Artlist has three different plans that will allow you to get unlimited music that you can use while you have a membership. Artlist will never copyright claim any content you make while you are subscribed to their platform. They also upload new music on a daily basis, allowing you to always have something fresh to listen to or use on your channel.
With their Music and SFX plan, you can download unlimited music and sound effects.
6. Jingle Punks Music on Streamlabs Prime
One of the many benefits of Streamlabs Prime (their premium plan) is access to Jingle Punks Music and their library of over 100,000 songs in over 100 categories. The music sounds professional and clearly mimics the genre of your choice. You have the option of using their pre-made playlists or creating your own.
As this app is created with streamers in mind, there are a couple of great features. The first is that you can set up customized notifications for your steam when the song changes. You can also set up the music so that your audience hears it, but you don’t. This is helpful when you are gaming and you must pay attention to in-game sounds or Discord.
7. Pretzel Rocks
Pretzel Rocks is another popular platform that provides DMCA-safe music for your broadcasts. It is free to use but requires mandatory chat attribution unless you get the premium plan. The plan costs $4.99 per month and gives you a Discord role and access to support. 70% of the fees go to the musicians who recorded the songs.
8. Stream Beats by Harris Heller
Harris Heller of Alpha Gaming has released over 6 hours of music that he allows streamers to use for free on their channels. A streamer himself, he understands the difficulty in finding good music that you can use without the risk of DMCA strikes.
Incompetech provides a large variety of music that you can download and arrange to play on your stream. You can use the songs for free with attribution. To avoid attribution, you must pay $20 per track. Paid licenses allow you to use the song in any project you like for life.
You can broadcast Monstercat’s music on your live-stream for $5 per month. If you don’t plan to monetize your channel, you can use it for free. The service is available for Twitch, YouTube, and Facebook Gaming streamers. To listen to their music, visit their own Twitch channel.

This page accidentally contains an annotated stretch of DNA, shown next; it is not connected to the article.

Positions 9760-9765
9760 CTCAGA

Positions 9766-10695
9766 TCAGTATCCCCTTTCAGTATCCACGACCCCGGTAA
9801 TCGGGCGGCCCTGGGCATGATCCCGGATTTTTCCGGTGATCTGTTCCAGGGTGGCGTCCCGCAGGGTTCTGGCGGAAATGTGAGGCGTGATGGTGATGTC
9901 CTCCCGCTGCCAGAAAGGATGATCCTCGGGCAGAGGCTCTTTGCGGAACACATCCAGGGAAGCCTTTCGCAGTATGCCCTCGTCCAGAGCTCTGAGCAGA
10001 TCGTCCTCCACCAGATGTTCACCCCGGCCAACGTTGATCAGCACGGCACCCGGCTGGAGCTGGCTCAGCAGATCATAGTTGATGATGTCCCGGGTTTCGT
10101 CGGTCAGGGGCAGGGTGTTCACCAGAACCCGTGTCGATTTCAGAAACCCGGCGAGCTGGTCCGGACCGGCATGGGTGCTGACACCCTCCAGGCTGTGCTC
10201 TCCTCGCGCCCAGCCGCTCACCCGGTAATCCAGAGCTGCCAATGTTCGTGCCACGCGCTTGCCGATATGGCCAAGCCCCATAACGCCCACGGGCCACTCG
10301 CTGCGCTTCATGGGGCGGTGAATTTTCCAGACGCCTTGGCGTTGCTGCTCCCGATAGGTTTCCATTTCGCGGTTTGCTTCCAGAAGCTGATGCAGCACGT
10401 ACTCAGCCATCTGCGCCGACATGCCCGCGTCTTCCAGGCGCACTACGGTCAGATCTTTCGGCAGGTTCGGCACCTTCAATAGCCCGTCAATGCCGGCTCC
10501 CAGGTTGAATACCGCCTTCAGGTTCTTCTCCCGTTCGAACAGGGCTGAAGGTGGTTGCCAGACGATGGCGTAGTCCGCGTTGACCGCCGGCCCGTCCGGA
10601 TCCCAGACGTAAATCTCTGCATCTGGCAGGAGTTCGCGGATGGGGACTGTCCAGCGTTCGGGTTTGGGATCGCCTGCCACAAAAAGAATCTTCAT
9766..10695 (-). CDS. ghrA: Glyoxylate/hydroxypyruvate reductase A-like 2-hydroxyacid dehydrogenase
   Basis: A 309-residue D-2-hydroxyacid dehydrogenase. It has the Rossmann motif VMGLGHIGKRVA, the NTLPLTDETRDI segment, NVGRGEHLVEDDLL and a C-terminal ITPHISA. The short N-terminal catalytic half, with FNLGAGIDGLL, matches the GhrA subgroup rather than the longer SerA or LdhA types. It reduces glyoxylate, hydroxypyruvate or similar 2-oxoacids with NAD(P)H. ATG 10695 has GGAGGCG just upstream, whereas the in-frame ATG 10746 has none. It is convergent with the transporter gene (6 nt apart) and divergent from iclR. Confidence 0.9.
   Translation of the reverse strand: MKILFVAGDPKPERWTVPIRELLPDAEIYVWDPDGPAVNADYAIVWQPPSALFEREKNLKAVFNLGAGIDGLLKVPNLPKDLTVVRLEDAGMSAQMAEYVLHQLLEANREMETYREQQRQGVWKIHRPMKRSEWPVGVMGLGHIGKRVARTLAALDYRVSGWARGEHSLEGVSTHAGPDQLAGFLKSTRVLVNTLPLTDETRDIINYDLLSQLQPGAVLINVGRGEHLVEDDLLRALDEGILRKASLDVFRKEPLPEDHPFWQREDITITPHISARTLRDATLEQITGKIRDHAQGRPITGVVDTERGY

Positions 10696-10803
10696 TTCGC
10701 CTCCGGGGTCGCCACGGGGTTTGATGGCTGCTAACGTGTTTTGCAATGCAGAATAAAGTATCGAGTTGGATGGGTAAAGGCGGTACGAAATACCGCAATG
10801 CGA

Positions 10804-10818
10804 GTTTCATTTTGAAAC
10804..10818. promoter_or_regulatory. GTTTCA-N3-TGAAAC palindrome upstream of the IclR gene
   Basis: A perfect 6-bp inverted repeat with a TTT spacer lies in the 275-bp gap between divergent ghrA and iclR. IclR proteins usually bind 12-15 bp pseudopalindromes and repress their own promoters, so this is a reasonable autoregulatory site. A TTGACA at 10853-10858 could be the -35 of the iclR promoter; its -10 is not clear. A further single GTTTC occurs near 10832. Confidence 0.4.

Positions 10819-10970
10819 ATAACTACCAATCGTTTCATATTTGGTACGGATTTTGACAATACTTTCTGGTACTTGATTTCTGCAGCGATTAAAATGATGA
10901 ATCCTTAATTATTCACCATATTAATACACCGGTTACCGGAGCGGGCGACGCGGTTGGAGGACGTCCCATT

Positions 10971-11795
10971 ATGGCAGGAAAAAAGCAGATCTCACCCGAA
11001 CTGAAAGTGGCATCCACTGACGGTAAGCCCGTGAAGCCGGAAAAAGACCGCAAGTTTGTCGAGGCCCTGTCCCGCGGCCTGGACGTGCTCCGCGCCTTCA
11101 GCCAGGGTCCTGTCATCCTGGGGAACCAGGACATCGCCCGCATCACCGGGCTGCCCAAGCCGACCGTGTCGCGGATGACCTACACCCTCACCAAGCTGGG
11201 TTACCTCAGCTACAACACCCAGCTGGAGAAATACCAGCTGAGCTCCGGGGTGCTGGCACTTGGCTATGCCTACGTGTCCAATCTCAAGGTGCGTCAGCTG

In late 2020, Monstercat and Twitch joined forces and any streamer who signs up for Monstercat will automatically get Twitch affiliate status. To be clear, this doesn’t guarantee viewers or income.
SoundStripe has two premium plans to let you access their weekly-updated music library. The first is $11.25 per month and includes unlimited music licenses and playlists. The second is $21 per month. It gives you the same features as the first, plus over 30,000 sound effects that you can use during your stream. Additionally, it offers pre-released music, and over a thousand songs with stems.
Royalty-Free YouTube Channels You Can Play On Stream
In addition to these platforms and apps, there are a few channels on YouTube that offer royalty-free music. Some ask for attribution. You can also create your own playlists from songs on these channels to use during your broadcast. Consider reaching out to other YouTubers who compose original music. Ask them if they are willing to work with you and let them know how you can help support their channel.
Here are ten channels that you can currently use for music:
Lili Pichu has become one of the most well-known and loved streamers. She is loved for her personality as well as for the music she plays. She has a channel, Comfi Beats dedicated to uploading music that others can use as part of their streams. Please give her credit.
Game Chops allows you to use their music as long as you give them credit. They often will redo your favorite gaming tracks in a way that they can remain royalty-free. You can easily credit them with an overlay on your stream and you can leave a link to them in your description.
With dozens of playlists for a variety of moods, Chillhop creates music that goes good with almost any stream. They also allow their music to be used with credit.
Royalty Free Music – No Copyright Music
The name explains it all. This channel has hundreds of songs in several genres. You can use one of their playlists or create your own for your stream.